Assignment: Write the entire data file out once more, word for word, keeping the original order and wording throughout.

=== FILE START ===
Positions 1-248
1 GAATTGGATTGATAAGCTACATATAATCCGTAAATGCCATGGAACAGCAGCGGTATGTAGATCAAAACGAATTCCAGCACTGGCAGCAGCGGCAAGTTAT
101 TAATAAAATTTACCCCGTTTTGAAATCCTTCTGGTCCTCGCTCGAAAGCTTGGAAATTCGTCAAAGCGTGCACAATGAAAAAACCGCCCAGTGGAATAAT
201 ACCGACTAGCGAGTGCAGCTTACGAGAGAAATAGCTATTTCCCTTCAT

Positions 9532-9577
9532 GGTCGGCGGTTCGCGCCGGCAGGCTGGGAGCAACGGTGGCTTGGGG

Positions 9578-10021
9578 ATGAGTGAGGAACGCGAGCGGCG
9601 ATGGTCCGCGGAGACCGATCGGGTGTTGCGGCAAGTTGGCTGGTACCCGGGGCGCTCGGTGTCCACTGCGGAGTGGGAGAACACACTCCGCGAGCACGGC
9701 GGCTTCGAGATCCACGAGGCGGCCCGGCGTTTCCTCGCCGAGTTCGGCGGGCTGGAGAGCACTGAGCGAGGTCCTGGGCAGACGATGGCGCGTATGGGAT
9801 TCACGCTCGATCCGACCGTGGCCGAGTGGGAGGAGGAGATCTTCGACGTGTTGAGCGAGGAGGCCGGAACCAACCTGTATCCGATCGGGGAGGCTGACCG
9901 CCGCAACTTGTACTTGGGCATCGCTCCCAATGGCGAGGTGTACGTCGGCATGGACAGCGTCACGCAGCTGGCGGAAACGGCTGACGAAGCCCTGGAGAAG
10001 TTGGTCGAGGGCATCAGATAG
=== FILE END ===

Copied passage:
Positions 1-248
1 GAATTGGATTGATAAGCTACATATAATCCGTAAATGCCATGGAACAGCAGCGGTATGTAGATCAAAACGAATTCCAGCACTGGCAGCAGCGGCAAGTTAT
101 TAATAAAATTTACCCCGTTTTGAAATCCTTCTGGTCCTCGCTCGAAAGCTTGGAAATTCGTCAAAGCGTGCACAATGAAAAAACCGCCCAGTGGAATAAT
201 ACCGACTAGCGAGTGCAGCTTACGAGAGAAATAGCTATTTCCCTTCAT

Positions 9532-9577
9532 GGTCGGCGGTTCGCGCCGGCAGGCTGGGAGCAACGGTGGCTTGGGG

Positions 9578-10021
9578 ATGAGTGAGGAACGCGAGCGGCG
9601 ATGGTCCGCGGAGACCGATCGGGTGTTGCGGCAAGTTGGCTGGTACCCGGGGCGCTCGGTGTCCACTGCGGAGTGGGAGAACACACTCCGCGAGCACGGC
9701 GGCTTCGAGATCCACGAGGCGGCCCGGCGTTTCCTCGCCGAGTTCGGCGGGCTGGAGAGCACTGAGCGAGGTCCTGGGCAGACGATGGCGCGTATGGGAT
9801 TCACGCTCGATCCGACCGTGGCCGAGTGGGAGGAGGAGATCTTCGACGTGTTGAGCGAGGAGGCCGGAACCAACCTGTATCCGATCGGGGAGGCTGACCG
9901 CCGCAACTTGTACTTGGGCATCGCTCCCAATGGCGAGGTGTACGTCGGCATGGACAGCGTCACGCAGCTGGCGGAAACGGCTGACGAAGCCCTGGAGAAG
10001 TTGGTCGAGGGCATCAGATAG